Tr. 19. The ALJ found the plaintiff unable to perform her past relevant work, but found her able to perform jobs that exist in significant numbers in the national economy, so determined she is not disabled. Tr. 24-25.

III. The ALJ’s Evaluation of Plaintiff’s Credibility

Plaintiff contends that the agency ignored uncontroverted medical evidence in determining her RFC, failed to apply the correct legal standard in determining her credibility, and made selective extrapolations from the record.

When a claimant’s statements about the intensity, persistence, or functionally limiting effects of pain or other symptoms are not substantiated by objective medical evidence, the ALJ must make a finding on the credibility of the claimant’s statements based on a consideration of the entire case record. The ALJ found plaintiff’s testimony not credible to the extent it indicated she was totally disabled from working. That finding is due some deference by this court.

Credibility determinations are peculiarly the province of the finder of fact, and we will not upset such determinations when supported by substantial evidence. However, findings as to credibility should be closely and affirmatively linked to substantial evidence and not just a conclusion in the guise of findings.

Hackett, 395 F.3d at 1173 (citation, brackets, and internal quotation marks omitted).

Plaintiff contends that the ALJ failed to comply with the requirements of Social Security Ruling (SSR) 96-7p when evaluating the credibility of plaintiff’s subjective complaints for purposes of determining her RFC because he did not consider the following factors prescribed by that ruling: 1) factors that precipitate and aggravate the symptoms; 2) the type, dosage, effectiveness, and side effects of any medication the individual takes or has taken to alleviate pain or other symptoms; and 3) treatment, other than medication, the individual receives or has received for relief of pain or other symptoms.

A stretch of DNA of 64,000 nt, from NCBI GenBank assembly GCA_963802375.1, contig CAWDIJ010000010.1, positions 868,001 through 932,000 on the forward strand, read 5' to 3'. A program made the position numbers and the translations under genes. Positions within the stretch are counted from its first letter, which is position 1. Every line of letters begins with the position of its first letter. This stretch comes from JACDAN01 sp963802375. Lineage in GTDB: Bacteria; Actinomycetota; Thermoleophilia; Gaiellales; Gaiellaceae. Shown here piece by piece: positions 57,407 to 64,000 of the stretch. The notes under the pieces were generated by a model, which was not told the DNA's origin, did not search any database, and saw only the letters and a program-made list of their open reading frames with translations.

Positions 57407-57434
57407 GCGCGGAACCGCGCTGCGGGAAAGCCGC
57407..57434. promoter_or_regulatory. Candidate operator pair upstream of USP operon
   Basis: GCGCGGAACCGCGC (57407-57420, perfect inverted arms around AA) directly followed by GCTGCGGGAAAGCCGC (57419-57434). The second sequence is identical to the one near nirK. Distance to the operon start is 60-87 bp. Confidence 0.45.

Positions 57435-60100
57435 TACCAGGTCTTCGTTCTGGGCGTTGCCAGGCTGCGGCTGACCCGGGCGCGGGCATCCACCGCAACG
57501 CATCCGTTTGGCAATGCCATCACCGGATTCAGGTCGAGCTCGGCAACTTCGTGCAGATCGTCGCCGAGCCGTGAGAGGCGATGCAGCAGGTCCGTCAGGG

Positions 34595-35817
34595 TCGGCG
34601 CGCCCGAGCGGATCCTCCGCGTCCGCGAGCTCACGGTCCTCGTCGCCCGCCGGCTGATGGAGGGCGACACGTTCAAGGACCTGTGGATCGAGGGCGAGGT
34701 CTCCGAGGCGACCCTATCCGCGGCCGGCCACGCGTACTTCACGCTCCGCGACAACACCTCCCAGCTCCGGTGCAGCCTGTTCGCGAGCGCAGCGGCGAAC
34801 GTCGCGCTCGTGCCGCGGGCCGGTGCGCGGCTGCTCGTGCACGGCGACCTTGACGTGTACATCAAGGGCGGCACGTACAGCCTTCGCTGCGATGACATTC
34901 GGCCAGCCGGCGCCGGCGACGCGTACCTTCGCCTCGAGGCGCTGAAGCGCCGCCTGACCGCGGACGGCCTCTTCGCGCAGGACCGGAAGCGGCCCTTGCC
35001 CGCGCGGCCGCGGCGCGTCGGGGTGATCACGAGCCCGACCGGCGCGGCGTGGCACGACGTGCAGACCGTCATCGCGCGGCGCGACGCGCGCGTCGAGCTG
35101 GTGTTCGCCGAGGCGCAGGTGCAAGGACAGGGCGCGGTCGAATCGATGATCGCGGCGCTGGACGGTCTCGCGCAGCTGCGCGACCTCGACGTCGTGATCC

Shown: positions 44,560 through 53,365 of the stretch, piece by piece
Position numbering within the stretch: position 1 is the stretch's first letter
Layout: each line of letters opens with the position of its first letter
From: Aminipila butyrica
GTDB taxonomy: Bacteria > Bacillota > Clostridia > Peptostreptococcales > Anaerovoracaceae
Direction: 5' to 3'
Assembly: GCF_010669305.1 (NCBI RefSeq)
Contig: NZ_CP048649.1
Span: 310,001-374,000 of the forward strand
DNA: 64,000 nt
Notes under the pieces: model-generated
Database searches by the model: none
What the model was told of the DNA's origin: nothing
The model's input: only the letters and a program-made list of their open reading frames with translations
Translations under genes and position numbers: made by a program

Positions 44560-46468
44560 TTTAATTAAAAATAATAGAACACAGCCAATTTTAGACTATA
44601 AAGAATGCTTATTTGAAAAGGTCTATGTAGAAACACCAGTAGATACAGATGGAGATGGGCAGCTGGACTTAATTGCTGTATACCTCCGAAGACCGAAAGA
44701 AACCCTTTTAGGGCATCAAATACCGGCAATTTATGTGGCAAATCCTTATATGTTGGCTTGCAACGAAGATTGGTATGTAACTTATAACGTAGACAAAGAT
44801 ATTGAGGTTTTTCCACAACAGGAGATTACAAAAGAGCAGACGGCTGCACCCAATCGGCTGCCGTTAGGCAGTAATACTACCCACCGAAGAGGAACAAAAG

But the ALJ is not required to provide a factor-by-factor analysis. See Oldham v. Astrue, 509 F.3d 1254, 1258 (10th Cir. 2007). The ALJ did not simply recite the general factors he considered; he also stated specific reasons for his finding on credibility, supported by the evidence in the record, as noted below. See Qualls v. Apfel, 206 F.3d 1368, 1372 (10th Cir. 2000).

A. Employment Inconsistencies

The ALJ first noted that plaintiff had worked full-time after the date she originally alleged she was disabled, demonstrating that her symptoms were not debilitating. Tr. 19. Evidence of employment while allegedly disabled is probative of a claimant’s ability to work. See Bates v. Barnhart, 222 F.Supp.2d 1252, 1260 (D. Kan. 2002).